During this period of isolation, many households in Britain are turning to board games for entertainment. The first known board games originated from Egypt around 5,500 years ago and have evolved across cultures and societies ever since. Read about the games associated with English Heritage sites and try some for yourself.

Viking Games

Enjoy some ancient entertainment by playing a real Viking board game! Hnefatafl (pronounced ‘neva tapl’), means ‘The King’s Table’ in Old Norse and is a game of tactics and skill!

The Monopoly Challenge

Be inspired by the teenager who visited every English Heritage site in the special edition Monopoly game.

Running Wild
Down House, Kent

Down House was the family home of Charles Darwin. The Darwin children loved their childhood in the Kent countryside. Their recollections later in life would describe in detail the joy of swinging from a rope fastened to the ceiling on the first-floor landing, or throwing lead darts at one another along the corridor – dangerous maybe, but Charles and Emma did give them wooden shields with which to defend themselves.

A Life Size Wendy House
Osborne House (Swiss Cottage), Isle of Wight

The Swiss Cottage was the playhouse for Queen Victoria and Prince Albert’s nine children, built at Prince Albert’s instruction in the grounds of Osborne. The children escaped there as much possible and later most of them brought their own children back to play.

About the Contributors

Annis Joslin’s practice seeks to explore lived experience through a participatory and reflective process. Working in diverse contexts she uses different approaches to generate material, including drawing, animation, photography, video and story-telling to create lens-based digital artwork for galleries, museums, community situations and online.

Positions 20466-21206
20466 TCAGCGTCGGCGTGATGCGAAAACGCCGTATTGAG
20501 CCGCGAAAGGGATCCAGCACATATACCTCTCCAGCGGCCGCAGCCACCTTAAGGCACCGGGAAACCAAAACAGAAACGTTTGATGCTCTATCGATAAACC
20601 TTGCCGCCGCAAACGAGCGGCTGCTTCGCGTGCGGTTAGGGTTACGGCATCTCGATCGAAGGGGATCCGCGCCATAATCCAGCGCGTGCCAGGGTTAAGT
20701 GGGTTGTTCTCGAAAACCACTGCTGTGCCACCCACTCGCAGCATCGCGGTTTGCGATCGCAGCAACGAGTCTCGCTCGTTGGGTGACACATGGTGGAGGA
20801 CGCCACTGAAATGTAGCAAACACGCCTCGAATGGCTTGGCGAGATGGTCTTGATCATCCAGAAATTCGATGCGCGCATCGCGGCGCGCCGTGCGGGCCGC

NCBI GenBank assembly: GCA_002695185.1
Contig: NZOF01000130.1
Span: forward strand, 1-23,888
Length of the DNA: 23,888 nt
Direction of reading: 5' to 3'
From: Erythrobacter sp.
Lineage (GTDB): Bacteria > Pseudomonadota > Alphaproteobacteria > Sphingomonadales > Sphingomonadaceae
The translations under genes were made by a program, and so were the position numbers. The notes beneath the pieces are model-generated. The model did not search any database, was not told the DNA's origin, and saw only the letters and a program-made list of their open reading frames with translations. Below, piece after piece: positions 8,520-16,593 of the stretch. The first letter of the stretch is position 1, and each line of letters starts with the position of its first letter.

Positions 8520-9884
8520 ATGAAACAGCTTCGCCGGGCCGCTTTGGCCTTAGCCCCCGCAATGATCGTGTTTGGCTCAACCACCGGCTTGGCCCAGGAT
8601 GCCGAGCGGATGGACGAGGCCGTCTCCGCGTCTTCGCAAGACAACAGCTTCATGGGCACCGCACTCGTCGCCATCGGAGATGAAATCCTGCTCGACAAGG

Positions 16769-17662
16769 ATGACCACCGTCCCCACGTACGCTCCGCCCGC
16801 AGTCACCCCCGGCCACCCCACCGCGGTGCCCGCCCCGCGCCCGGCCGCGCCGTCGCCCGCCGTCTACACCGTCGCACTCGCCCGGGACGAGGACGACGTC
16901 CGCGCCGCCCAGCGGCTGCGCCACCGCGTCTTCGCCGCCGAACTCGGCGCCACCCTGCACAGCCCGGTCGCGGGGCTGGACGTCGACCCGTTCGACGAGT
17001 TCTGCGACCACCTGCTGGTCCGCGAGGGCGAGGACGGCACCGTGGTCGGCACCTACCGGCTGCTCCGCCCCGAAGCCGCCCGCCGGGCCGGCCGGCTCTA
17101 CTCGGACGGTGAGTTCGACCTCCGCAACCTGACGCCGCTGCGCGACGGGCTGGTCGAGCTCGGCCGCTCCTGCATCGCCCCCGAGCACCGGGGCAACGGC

Her work has exhibited and screened internationally with commissions and projects with organisations including People United, Photoworks, The British Museum, Sussex Partnership NHS Trust, The Royal College of Physicians, The National Trust, The Women’s Library, Project Art Works and The Walker Art Gallery, Liverpool. Annis is also co-director of Corridor, a social arts organisation that connects artists, people and places through collaborative lens-based visual arts projects.

Alejandra Carles-Tolra is a visual artist and photography facilitator from Barcelona, currently based in London, UK.

She received a BA in Sociology from the University of Barcelona and a Photography MFA from the Massachusetts College of Art and Design. Alejandra’s work has been published and exhibited internationally, most recently at Vice, The Huffington Post, Gup Magazine, World Photography Organization, The Independent, Circulation(s) Festival in Paris, and Getty Images Gallery in London. She has taught photography at The University of New Hampshire and Massachusetts College of Art and Design, among other institutions. Alejandra currently collaborates with non-profit organizations as an art workshop facilitator using art and education to empower vulnerable communities.